Chinese Teenage Idols Analysis

1137 Words5 Pages
Invasion of Chinese teen idols, sometimes called 'young fresh meat', has triggered a backlash in an entertainment industry that is now beginning to insist on professional standards It seems the "young fresh meat" phenomenon has reached a tipping point. It is a Chinese slang term that refers to teen idols, especially male. Think of Justin Bieber when he was first breaking out. For several years now, their androgynous faces have been splattered across billboards and screens, not to mention cyberspace, where their presence is overwhelming. Many started as members of boy bands and branched off to other platforms of showbiz. Their meteoric rise caught many off guard. For example, some of them are reportedly dangling nine-figure asking prices…show more content…
It featured Jing Boran and Lu Han, two of the boyish actors who, on screen, bantered like a couple. But the fact that the book the film was adapted from has been a veritable franchise must have accounted for something. Last year's Mr. Six was both a critical and commercial sensation, but Wu and Li Yifeng played only supporting roles and were not viewed as responsible for the sustained word-of-mouth it garnered beyond the first few days of release. Zhang Yimou's upcoming Great Wall, with a starry cast that includes Lu Han, Eddie Peng, Kenny Lin, Huang Xuan, Chen Xuedong and Karry Wang, may not take flight or crash on the strengths - or lack thereof - of the above heartthrobs alone. They come off more as icing on the cake than the key ingredient. Yes, to catapult a movie beyond the half-billion yuan mark, you'll need more than star power. You'll need word of mouth. Pampered kids Economics can easily explain their over-the-top prices: They are too much in demand. But it cannot explain why some of them act like spoiled brats. Well, you can. Unprofessional behavior that is normally not tolerated by peers becomes simply well, quirky, once they know they are the draw of the…show more content…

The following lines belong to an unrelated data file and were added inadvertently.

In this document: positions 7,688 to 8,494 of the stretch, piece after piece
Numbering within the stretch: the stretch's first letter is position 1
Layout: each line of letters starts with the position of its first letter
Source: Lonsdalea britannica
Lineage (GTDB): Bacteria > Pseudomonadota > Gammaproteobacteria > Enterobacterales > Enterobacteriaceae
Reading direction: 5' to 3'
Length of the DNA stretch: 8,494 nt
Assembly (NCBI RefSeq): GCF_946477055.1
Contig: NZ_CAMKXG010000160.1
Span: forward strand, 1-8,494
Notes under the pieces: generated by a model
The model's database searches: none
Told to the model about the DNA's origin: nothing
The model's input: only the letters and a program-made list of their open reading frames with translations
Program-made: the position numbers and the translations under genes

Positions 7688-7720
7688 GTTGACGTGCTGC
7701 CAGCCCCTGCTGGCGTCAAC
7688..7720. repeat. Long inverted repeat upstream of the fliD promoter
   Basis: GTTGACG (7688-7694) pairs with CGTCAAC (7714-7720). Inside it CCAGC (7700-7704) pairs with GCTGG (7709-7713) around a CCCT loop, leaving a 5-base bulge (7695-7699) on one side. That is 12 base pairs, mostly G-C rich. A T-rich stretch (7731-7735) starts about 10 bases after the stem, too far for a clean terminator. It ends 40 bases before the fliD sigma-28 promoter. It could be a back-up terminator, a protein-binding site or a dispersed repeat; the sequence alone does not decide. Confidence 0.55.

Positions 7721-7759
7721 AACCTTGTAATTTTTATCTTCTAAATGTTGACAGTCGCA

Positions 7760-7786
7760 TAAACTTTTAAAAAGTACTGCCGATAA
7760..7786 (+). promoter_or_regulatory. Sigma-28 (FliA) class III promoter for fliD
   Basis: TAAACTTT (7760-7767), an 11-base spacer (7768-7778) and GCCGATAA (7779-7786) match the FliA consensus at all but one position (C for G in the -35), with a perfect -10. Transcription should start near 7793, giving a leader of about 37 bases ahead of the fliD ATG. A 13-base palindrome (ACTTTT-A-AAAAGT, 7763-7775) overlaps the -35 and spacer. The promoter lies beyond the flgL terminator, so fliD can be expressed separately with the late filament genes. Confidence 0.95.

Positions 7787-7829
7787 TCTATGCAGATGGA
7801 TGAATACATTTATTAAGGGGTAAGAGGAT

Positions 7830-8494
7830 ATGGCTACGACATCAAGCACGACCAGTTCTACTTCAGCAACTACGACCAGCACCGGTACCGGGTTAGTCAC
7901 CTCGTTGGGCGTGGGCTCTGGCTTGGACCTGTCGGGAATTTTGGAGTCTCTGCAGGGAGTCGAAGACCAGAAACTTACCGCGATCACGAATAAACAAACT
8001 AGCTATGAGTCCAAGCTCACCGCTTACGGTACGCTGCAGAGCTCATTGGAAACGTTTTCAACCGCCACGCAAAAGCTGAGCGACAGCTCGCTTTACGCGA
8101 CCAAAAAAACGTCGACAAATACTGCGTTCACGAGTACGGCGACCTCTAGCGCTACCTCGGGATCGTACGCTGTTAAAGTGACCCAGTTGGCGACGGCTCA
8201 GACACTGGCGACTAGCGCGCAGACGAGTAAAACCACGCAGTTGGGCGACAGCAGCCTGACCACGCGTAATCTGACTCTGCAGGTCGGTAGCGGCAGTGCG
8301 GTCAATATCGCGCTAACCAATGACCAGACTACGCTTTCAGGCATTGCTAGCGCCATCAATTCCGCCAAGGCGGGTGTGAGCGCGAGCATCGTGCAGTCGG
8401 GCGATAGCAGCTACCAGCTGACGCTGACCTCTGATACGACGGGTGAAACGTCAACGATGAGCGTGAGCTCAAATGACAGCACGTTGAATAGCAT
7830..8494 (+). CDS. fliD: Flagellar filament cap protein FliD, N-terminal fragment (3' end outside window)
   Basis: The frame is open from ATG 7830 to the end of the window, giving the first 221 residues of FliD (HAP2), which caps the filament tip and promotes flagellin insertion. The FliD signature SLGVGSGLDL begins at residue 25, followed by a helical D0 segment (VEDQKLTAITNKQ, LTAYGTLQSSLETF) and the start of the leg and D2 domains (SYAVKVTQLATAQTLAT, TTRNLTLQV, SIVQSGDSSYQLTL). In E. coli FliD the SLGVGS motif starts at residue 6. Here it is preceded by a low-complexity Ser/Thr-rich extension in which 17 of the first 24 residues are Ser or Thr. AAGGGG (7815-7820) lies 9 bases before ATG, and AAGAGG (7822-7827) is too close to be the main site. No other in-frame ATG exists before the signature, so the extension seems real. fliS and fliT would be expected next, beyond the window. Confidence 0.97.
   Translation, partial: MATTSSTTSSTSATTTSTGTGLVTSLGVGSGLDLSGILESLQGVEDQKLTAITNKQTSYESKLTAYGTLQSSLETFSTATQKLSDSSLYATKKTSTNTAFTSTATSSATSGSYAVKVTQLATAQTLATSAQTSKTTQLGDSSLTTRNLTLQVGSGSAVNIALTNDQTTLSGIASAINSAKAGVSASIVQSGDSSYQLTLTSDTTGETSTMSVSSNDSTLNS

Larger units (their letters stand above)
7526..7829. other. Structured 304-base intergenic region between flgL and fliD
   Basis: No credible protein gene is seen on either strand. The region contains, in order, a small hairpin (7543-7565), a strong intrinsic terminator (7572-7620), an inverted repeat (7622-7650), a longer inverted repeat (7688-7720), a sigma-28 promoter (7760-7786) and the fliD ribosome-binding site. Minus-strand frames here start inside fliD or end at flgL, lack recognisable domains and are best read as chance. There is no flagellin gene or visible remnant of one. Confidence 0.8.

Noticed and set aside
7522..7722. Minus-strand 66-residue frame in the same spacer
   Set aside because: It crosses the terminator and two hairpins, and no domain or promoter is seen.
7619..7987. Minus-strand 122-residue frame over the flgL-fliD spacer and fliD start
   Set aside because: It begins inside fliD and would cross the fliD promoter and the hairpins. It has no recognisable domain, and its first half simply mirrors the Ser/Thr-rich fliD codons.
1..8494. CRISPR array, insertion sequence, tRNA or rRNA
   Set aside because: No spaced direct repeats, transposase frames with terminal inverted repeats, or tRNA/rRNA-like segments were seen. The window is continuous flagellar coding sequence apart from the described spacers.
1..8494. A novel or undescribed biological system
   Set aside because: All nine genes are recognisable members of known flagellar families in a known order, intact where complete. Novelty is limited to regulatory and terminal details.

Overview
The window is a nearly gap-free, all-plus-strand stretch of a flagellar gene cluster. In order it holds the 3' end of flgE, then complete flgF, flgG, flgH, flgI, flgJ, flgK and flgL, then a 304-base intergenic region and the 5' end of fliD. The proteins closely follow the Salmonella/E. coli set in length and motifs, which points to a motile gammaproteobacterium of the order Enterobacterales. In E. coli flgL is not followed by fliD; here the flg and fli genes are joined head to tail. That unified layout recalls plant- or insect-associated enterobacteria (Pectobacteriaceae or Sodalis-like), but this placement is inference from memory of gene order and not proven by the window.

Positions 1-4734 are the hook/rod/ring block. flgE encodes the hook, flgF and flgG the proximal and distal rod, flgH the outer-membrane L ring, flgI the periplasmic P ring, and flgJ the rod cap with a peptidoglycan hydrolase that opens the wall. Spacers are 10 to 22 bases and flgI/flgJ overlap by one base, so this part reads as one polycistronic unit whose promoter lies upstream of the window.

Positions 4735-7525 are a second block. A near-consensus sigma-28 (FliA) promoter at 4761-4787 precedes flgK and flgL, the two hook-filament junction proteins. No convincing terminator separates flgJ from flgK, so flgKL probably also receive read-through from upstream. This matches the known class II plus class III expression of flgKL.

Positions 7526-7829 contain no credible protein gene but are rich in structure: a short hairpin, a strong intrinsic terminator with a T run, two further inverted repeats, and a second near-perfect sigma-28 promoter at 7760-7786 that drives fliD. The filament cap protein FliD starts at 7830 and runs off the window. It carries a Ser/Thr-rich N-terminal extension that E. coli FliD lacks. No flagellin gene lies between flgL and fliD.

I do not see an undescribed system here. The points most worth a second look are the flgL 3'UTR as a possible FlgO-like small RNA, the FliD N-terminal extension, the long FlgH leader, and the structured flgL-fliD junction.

The term "young fresh meat" itself smacks of such brazenness. It is said to be an exclamation from female patrons who screen and vet gigolos. Whether or not it was used tongue-in-cheek, tens of millions of women who probably never guessed its origin just giddily called their idols by this moniker - and in the case of South Korean stars "husbands". Kai Ko, one such boy toy, saw his career going down the drain when extreme fan fervor in the aftermath of his drug incident alarmed the authorities, who banned him from public appearances. It is unfair to label all of them as spoiled. Some will emerge as reputable actors. But others seem to be acutely aware of their own limited potential as anything other than pretty poster boys and just want to cash in before reaching their expiration date. By the time the next pack of fresh meat rolls in, they'll be sitting on a mountain of nest

    More about Chinese Teenage Idols Analysis

      Open Document